For seniors on fixed incomes, healthy food, although desired, is often hard to come by. But what if the people who cared for them were trained to cook wholesome meals? What if locally grown fruits and vegetables could be incorporated into free meal delivery services? The team at Presbyterian Community Health in Albuquerque, N.M. has brought together diverse partners to improve both food security and health equity for seniors in a new project.
Through the project, 135 Spanish-speaking home health aides are being trained in cooking and nutrition for seniors and offered paid internships and ongoing professional development opportunities. Additionally, 63,000 pounds of local produce is being purchased and incorporated into free meal delivery for 1,620 low-income seniors.
The project is already getting positive feedback from the seniors. One participant said, “I probably would be eating fast food if I didn’t have the meals. I eat healthy this way.”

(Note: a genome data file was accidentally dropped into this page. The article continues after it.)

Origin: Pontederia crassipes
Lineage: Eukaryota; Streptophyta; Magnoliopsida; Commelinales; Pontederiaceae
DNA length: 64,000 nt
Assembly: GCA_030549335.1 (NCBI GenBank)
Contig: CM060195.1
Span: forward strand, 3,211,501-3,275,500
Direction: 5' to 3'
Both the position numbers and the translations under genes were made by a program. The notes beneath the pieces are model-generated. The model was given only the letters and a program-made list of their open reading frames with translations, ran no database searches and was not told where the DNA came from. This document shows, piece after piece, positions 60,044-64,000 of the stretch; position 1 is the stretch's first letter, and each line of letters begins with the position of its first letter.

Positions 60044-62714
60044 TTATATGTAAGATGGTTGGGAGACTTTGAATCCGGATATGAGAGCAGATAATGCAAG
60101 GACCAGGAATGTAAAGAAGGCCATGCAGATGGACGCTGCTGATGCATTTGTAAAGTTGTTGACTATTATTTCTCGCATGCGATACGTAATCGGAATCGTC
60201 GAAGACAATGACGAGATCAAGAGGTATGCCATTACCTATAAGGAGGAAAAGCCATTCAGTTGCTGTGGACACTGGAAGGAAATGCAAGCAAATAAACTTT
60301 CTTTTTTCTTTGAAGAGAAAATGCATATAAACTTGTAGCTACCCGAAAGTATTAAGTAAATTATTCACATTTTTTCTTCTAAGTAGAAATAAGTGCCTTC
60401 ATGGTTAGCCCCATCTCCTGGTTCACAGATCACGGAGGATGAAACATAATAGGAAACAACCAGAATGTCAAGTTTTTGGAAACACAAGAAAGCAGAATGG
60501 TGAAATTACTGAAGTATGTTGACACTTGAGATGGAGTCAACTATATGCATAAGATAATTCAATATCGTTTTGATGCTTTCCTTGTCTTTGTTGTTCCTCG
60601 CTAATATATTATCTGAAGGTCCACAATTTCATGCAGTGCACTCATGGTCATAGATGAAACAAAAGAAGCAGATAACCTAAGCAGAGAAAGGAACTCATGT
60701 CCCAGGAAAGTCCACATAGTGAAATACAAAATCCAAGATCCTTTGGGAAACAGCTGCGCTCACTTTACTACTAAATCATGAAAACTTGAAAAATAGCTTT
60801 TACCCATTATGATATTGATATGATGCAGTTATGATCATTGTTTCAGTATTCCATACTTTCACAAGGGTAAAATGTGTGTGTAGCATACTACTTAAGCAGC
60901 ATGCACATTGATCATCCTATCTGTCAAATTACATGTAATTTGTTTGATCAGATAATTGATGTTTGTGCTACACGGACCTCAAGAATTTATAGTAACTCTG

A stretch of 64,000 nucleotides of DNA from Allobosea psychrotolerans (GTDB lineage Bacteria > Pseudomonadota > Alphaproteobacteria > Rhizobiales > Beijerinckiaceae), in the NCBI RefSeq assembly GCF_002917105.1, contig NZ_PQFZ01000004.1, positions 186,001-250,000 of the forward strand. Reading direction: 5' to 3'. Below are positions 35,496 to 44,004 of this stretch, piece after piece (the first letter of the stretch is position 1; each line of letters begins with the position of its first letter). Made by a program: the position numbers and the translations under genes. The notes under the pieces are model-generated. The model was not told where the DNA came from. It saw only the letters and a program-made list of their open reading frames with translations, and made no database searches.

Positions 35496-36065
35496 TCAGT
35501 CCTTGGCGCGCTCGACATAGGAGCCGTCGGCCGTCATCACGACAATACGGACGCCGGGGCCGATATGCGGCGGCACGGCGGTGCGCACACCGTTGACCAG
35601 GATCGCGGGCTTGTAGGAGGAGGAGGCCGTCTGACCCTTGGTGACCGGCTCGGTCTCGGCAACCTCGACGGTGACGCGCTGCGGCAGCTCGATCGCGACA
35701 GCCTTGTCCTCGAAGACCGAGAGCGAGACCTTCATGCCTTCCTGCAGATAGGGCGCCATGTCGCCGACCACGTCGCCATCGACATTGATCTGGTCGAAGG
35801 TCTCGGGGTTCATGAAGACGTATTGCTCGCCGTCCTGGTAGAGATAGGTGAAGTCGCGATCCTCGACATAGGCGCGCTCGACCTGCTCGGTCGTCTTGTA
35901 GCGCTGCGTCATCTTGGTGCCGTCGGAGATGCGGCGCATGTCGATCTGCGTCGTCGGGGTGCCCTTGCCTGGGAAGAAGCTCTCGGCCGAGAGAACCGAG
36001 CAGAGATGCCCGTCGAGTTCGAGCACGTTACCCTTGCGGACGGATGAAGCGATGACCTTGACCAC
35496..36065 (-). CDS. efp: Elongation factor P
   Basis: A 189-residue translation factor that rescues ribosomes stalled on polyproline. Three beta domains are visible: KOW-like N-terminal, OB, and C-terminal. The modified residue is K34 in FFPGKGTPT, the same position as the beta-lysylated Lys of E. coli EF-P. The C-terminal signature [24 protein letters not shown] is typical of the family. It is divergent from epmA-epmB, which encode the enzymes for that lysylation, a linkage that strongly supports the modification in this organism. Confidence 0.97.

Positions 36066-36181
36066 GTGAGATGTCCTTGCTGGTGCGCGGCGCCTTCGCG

“I was told I am a diabetic last October and have since been eating better with the meals and have lost 26 pounds,” another participant said.
“Connecting Harvest to Health/Conectando Cosechas con la Salud” is a four-year project with the goal of improving health equity by leveraging resources to improve senior food security while at the same time increasing income-generating opportunities for workers in the community.
Presbyterian Healthcare Services is a nonprofit health system that has served New Mexicans since 1908. The health system established Presbyterian Community Health in 2016 to develop innovative approaches for addressing the most pressing health needs in the community. Food security and nutrition continually rise to the top of health needs that they address.
The partnership is funded by a $400,000 grant from the National Institute of Food and Agriculture, Department of Agriculture, with matching funds from Presbyterian.
Amber Hansen is Health Care Without Harm's Healthy Food in Health Care western regional coordinator.